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    UK to clamp down on 'greenwash' retailers


Consumers might be gulled into buying renewable energy, not knowing about the offsets and other artificial accounting measures.

by: William Powell

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Complimentary, Natural Gas & LNG News, Europe, Political, Environment, Regulation, News By Country, United Kingdom

UK to clamp down on 'greenwash' retailers

The UK government is clamping down on energy retailers' ability to offer ‘green’ electricity tariffs to consumers amid concerns that some are overstating the environmental case for their products.

According to a statement from the Department of Business, Energy & Industrial Strategy (BEIS), 9mn British households are now on green tariffs, with over half of all new electricity tariffs launched now badged as ‘100% renewable’ or ‘green’.

"With more and more consumers looking to make a green switch and reduce their carbon footprint and the UK having more than quadrupled its renewable electricity generation since 2010, the government wants to ensure consumers signing up to a green tariff know their energy is coming from green sources of electricity generation," BEIS said.

Energy companies can currently market tariffs as ‘green’ even if some of the energy they supply to customers comes from fossil fuels, as long as they buy enough Renewable Energy Guarantees of Origin to meet their customers' demand. Options being explored include looking at whether the system around these certificates needs to be smarter.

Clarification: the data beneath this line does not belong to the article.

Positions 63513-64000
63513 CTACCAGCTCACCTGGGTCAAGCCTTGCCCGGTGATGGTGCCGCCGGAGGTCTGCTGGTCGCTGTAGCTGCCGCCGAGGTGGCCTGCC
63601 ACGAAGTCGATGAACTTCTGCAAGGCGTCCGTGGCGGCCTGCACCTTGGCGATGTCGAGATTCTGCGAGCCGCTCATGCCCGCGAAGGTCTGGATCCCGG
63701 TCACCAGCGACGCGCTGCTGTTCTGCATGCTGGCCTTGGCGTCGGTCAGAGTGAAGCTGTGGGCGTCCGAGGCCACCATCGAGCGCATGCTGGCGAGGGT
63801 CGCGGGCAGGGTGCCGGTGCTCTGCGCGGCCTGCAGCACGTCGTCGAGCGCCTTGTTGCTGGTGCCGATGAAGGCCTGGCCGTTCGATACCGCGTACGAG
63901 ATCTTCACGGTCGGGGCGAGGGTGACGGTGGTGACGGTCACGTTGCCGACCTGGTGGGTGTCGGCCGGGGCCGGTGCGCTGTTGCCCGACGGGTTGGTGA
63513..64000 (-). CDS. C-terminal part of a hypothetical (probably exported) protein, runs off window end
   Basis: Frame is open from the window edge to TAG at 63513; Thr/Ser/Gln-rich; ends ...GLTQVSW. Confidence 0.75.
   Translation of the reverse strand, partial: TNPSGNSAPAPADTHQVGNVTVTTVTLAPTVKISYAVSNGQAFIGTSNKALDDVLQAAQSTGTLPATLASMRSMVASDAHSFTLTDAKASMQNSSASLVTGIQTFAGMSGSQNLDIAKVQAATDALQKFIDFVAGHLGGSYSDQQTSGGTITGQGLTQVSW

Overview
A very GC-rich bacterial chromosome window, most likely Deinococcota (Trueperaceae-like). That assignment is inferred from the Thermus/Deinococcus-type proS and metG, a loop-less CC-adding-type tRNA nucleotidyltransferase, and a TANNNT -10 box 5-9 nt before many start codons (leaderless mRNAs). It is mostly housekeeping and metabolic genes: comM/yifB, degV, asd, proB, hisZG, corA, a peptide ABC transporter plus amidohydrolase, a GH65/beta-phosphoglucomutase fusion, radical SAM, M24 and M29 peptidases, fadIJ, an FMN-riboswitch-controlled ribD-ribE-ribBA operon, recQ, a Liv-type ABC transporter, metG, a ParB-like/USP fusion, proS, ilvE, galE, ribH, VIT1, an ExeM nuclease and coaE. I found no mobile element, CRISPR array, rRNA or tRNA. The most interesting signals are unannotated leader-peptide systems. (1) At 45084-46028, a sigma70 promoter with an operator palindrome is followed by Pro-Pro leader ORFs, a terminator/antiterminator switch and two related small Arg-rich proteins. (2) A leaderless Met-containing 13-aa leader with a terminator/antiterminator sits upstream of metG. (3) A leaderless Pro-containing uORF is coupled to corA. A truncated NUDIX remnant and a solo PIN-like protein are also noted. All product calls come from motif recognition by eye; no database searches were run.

BEIS is considering whether suppliers need to provide clearer information to households about their green tariffs, including the type of renewable energy used, where the renewable power was generated and when.

Energy minister Anne-Marie Trevelyan said while more of the national supply came from renewables, she wanted people to know that when they sign up to a green tariff, they are investing in companies that make a conscious choice to invest in renewable energy. "Part of that is ensuring companies are being as transparent as possible on where their power comes from," she said.

Nearly two-thirds (62%) of UK energy consumers say their purchasing decisions are influenced by how eco-friendly an energy tariff is. However, 75% believe suppliers should be open and transparent about their tariffs, including how much of their renewable energy they buy from other companies.

Consumer protection advocates and price comparison services have also called for greater transparency around suppliers who market their tariffs as green.

Price comparison website Uswitch said: "More and more people are purchasing green tariffs but it’s been difficult for bill-payers to know exactly what’s under the hood of these deals. We support any measures that aim to demystify green tariffs for households."